Coordinated response urged for emerging superbug

April 22, 2016

A simulation of how the carbapenem-resistant Enterobacteriaceae (CRE) might spread among healthcare facilities found that coordinated efforts prevented more than 75 percent of the infections that would have otherwise occurred over a five-year period. according to an article on the Infection Control Today website.

Researchers at the Johns Hopkins Bloomberg School of Public Health simulated how CRE would spread across healthcare facilities in Orange County, Calif.

When coordinate efforts among facilities were used, 77 percent of total infections were prevented by the fifth year. Moderate control measures averted 21.3 percent.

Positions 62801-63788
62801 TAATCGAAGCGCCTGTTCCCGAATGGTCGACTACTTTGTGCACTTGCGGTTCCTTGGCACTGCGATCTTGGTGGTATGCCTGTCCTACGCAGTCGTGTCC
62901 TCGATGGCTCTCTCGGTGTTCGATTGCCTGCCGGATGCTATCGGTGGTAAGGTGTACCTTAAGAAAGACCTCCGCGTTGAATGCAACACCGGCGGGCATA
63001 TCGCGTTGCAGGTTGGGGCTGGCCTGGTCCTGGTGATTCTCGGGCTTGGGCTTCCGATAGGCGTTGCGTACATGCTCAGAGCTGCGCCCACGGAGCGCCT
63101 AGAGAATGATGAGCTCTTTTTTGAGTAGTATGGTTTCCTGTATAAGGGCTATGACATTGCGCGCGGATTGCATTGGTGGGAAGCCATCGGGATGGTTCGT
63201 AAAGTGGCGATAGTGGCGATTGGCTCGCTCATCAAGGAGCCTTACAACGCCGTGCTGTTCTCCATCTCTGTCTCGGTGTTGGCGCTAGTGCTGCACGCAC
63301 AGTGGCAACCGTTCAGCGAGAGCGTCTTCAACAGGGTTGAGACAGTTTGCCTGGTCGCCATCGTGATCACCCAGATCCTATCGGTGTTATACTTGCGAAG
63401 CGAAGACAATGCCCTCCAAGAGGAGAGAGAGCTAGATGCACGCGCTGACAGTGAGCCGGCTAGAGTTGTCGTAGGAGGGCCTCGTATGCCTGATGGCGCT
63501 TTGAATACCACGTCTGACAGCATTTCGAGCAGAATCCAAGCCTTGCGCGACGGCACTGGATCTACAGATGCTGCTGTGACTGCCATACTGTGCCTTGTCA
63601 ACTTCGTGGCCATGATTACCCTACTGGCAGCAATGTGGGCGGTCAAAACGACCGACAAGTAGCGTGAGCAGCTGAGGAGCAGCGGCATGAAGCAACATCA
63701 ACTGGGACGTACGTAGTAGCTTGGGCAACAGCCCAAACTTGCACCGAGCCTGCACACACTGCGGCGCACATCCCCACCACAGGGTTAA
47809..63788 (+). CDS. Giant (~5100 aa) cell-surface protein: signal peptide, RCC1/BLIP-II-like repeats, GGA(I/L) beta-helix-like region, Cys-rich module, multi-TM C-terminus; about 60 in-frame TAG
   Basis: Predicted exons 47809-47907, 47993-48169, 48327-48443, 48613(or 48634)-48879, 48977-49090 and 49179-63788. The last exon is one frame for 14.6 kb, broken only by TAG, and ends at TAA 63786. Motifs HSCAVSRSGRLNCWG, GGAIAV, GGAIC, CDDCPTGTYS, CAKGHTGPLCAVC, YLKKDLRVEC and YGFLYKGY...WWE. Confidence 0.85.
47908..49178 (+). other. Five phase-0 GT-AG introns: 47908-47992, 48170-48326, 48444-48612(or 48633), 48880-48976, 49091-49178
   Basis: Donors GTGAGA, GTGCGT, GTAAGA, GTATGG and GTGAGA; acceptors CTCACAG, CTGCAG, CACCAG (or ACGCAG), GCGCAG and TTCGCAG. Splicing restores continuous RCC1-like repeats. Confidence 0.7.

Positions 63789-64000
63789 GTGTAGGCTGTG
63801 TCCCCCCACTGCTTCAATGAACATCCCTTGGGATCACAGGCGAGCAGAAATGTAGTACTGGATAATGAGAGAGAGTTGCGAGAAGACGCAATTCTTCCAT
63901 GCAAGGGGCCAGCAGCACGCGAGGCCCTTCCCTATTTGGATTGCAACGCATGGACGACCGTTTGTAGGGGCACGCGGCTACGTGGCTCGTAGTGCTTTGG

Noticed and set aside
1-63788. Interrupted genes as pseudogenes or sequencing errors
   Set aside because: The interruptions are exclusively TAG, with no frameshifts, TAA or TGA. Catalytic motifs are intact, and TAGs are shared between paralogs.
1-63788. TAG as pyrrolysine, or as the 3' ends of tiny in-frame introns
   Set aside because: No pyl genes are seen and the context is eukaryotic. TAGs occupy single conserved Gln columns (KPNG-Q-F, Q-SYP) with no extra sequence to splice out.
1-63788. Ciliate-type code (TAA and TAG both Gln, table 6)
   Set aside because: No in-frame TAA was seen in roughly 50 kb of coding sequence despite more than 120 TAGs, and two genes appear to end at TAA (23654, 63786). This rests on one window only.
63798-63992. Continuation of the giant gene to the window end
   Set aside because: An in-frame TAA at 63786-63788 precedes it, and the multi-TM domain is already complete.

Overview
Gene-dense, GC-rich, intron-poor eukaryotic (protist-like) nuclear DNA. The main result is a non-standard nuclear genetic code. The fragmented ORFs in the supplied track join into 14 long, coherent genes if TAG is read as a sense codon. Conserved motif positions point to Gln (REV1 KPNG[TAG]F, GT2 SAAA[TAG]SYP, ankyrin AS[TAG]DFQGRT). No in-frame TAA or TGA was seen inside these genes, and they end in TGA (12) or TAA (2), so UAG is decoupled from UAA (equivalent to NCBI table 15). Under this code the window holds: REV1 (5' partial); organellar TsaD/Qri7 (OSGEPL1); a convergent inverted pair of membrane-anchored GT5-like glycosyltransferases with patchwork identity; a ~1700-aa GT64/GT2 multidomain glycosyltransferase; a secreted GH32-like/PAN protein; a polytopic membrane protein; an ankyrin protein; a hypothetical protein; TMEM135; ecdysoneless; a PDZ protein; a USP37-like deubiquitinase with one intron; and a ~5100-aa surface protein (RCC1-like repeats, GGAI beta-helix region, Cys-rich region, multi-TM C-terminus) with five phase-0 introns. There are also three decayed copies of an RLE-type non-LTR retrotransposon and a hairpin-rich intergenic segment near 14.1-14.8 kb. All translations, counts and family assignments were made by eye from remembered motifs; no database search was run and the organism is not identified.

The findings stress the importance of advance planning. Researchers said the three main barriers to a coordinated approach are culture, competition and practicality. 

Read the article.

 

 

See the latest posts on our homepage


Share

Topic Area: Safety


Recent Posts
Recent Posts
Blog

How healthcare facilities can reduce the risk of patient exposure to Legionella


Legionnaires’ disease cases have gone up by 400 percent in the last 14 years

4/19/2018

Two-fifths of private hospitals in England are failing safety standards


Inspections by the Care Quality Commission raise concerns over the safety and leadership

4/19/2018

Focus: Energy Efficiency

Healthcare stewardship means going ‘green’


Being 'green' in a healthcare facility is more complicated than a typical business

4/19/2018

Focus: Energy Efficiency

Healthcare facilities' energy efficiency improves air quality


Salt Lake City Op-Ed says healthcare facilities' energy efficiency efforts can impact community health

4/19/2018

CME to Provide Exclusive Biomedical Services to CNECT Members


4/19/2018





Post Comment




FREE
NEWSLETTER

• News and Updates
• Webcast Alerts
• Building Technologies



All fields are required.